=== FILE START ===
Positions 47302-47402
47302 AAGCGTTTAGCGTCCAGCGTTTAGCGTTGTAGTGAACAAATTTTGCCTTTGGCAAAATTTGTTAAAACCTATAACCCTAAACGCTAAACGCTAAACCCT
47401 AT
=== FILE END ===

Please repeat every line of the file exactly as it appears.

Positions 47302-47402
47302 AAGCGTTTAGCGTCCAGCGTTTAGCGTTGTAGTGAACAAATTTTGCCTTTGGCAAAATTTGTTAAAACCTATAACCCTAAACGCTAAACGCTAAACCCT
47401 AT